|To:||Denton Burn (NZ196656)|
|Length:||54.2 miles (87.2 km)|
|Meets:||A7, M6, B6263, A689, A6071, B6318, B6322, B6319, A686, B6531, A6079, A68, B6529, B6530, B6309, B6528, B6318, A6085, B6323, B6528, A1, A186|
|Old route now:||A6071, A695, A186, A191, A694, A1|
|Route outline (key)|
The A69 appears to follow the line of Hadrian's Wall fairly closely. However, except for a short distance at the Newcastle end, it actually stays well to the south of the Wall. The A69's scenic attractions are more pastoral, the road following the Tyne Valley for most of its length. Primary for its entire length, about one third of it is dual carriageway, mainly the section between Hexham and the A1. Although the A60, A61 and A68 all cross the 6 zone from side to side in a north-south direction, only the A66 and A69 do so east-west.
The route starts in the centre of Carlisle. Before pedestrianisation of the city centre, it started on the A6 English Street by the Citadel. The A69's original departure from Carlisle would have been via Warwick Road. It now starts on the A7 one-way loop and uses Victoria Place a little further north to rejoin Warwick Road. Crossing the M6 at junction 43, it encounters a very short stretch of dual carriageway as it skirts Scotby, before arriving at Warwick-on-Eden. The B6263 meets the A69 here. This provides a cut through from the M6 at junction 42 for traffic from the south. Crossing the Eden here to the larger settlement of Warwick Bridge, the A69 then runs north eastwards up the valley of the River Irthing to the junction with the A689 at Brampton. The A689 (formerly numbered the B6264) provides a similar cut through for traffic from the north, from the A7 at M6 junction 44.
The Brampton bypass is a multiplex of the A69 and A689 with our number dominant, the latter then turning off east over the watershed to the South Tyne at Lambley and then south to Alston. At the end of the bypass the original A69 is rejoined. The road through the town and half of the pre-bypass A69 (the western half is now unclassified) is the A6071 from Gretna and Longtown, the only A road to enter Zone 7 without also entering Scotland.
Continuing to follow the River Irthing, and crossing the Carlisle to Newcastle railway for the first time, the A69 now crosses the Cumbria/Northumberland boundary, and very shortly afterwards crosses the main east-west watershed separating the catchments of Irish Sea and the North Sea. From here onwards we are in the valley of the Tyne.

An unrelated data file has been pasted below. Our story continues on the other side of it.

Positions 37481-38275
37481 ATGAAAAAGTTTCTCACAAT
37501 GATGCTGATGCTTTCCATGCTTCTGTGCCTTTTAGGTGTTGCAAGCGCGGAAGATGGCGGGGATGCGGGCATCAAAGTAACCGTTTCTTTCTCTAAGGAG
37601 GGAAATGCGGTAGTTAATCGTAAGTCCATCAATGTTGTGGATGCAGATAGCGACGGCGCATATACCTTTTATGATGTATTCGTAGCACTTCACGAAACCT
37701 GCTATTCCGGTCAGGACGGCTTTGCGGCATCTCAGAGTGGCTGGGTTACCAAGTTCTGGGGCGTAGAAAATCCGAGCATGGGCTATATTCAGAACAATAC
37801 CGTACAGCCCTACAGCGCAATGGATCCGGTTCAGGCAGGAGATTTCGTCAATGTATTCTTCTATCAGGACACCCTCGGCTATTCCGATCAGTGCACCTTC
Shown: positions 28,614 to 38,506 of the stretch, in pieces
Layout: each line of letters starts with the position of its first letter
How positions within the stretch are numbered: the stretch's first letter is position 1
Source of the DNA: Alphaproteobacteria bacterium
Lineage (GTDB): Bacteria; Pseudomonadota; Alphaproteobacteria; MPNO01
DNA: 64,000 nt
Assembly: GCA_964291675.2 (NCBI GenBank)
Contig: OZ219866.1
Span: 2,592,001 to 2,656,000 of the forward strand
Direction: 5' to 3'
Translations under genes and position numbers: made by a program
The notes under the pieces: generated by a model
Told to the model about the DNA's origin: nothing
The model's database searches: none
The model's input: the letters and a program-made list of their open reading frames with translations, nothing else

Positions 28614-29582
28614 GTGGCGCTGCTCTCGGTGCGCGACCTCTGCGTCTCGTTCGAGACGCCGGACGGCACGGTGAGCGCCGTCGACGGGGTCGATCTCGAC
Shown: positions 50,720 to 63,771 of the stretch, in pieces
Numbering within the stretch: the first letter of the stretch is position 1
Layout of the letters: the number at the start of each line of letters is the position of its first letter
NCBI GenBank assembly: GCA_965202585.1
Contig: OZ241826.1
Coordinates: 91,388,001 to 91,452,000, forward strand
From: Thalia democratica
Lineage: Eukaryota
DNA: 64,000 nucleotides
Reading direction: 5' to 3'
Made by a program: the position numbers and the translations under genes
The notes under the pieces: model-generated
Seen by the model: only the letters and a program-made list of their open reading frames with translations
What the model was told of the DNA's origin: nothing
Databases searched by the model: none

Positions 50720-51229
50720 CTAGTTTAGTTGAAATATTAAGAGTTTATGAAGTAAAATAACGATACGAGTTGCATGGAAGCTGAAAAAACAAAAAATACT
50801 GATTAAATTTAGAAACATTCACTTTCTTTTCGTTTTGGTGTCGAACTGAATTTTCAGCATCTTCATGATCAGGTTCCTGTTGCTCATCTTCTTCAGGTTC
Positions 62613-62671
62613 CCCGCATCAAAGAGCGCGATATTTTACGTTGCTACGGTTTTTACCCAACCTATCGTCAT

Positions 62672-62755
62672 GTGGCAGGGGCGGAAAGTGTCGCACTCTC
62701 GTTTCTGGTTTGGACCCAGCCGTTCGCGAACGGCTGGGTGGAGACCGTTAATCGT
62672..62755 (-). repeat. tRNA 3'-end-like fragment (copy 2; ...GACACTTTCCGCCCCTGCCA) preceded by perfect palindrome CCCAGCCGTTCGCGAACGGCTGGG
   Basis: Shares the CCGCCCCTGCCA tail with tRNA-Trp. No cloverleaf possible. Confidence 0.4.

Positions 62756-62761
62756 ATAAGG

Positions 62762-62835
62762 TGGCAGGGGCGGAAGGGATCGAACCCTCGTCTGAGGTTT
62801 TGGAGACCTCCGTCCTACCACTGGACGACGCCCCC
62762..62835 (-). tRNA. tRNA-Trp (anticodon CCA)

At Greenhead the A69 makes its first close approach to Hadrian's Wall, and used to make a "cannon" with the B6318. (The A69 now runs along a short bypass and so misses out on a true cannon as you have to use the tiny B630 to get between the A69 and B6318.) This is the longest B-road in the country, running from Langholm, on the A7, to the outskirts of Newcastle, and for much of its length uses the Military Road or even the line of the Wall itself. Briefly running adjacent to the railway, the A69 next bypasses Haltwhistle. The B6322, obviously a former route of the A69, actually marks an earlier bypass; the original A69 went along Main Street. From Haltwhistle the road has been upgraded and realigned all the way to the A1. Near Haltwhistle it crosses the South Tyne twice and the railway once (and goes straight through the embankment of the former Haltwhistle to Alston line whose river viaduct is clearly visible), before continuing to bypass Haydon Bridge and meeting the A686 from Alston. Through Hexham the original line of the A69 is graced with the numbers B6531, B6305 and A695, but the modern A69, which is dual carriageway from this point onwards, recrosses the railway and river, just downstream of the confluence of the North and South Tyne, to follow the north bank of the Tyne for almost all the rest of the way.
Corbridge is next bypassed, with a grade-separated junction for the A68 north, but a plain roundabout for the other end of the multiplex (although it is clear that a GSJ was planned). The original line of the A69 is now the B6321 and B6530. The original A69 crossed the narrow 16th-century bridge at the same time as it was multiplexing with the A68 (the A69 number has always been dominant) and so the bypass, built in 1977, cannot have come too soon.
Grade separated junctions are now the rule, with the original route of the A69 to Heddon-on-the-Wall, notorious as the origin of the outbreak of Foot and Mouth disease in 2001, now taken by the B6528. From Heddon the A69 originally ran straight into Newcastle along the line of Hadrian’s Wall, ending at a junction with the A1 next to Newcastle Central station, but now that road has moved to the west of the city the end of the A69 has moved with it and so it ends at the Denton Burn Interchange. However, this was not a straight swap and the history is rather involved.
Confusion may have arisen because this revised layout, although evident on the ground and on plans published by the City Council and the Highways Agency, wasn't entirely picked up by Ordnance Survey who continued for most of the 1990s to number Denton Road as A69 and Silver Lonnen as A696. These were mistakes.The reason for the diversion of the A69 in 1976 was to allow it to take over the Gateshead Western Bypass (numbered for its first few years of existence as A613) via the Scotswood Bridge. The Gateshead Western Bypass terminated at Eighton Lodge junction (where the Angel of the North now stands); the flyover was reconstructed sometime between 1986 and 1988 to give bypass traffic priority over that coming from Gateshead on the old A1 (then A6127, now A167) and the A69 continued along the Birtley Bypass until joined by the A1(M) at what is now junction 65.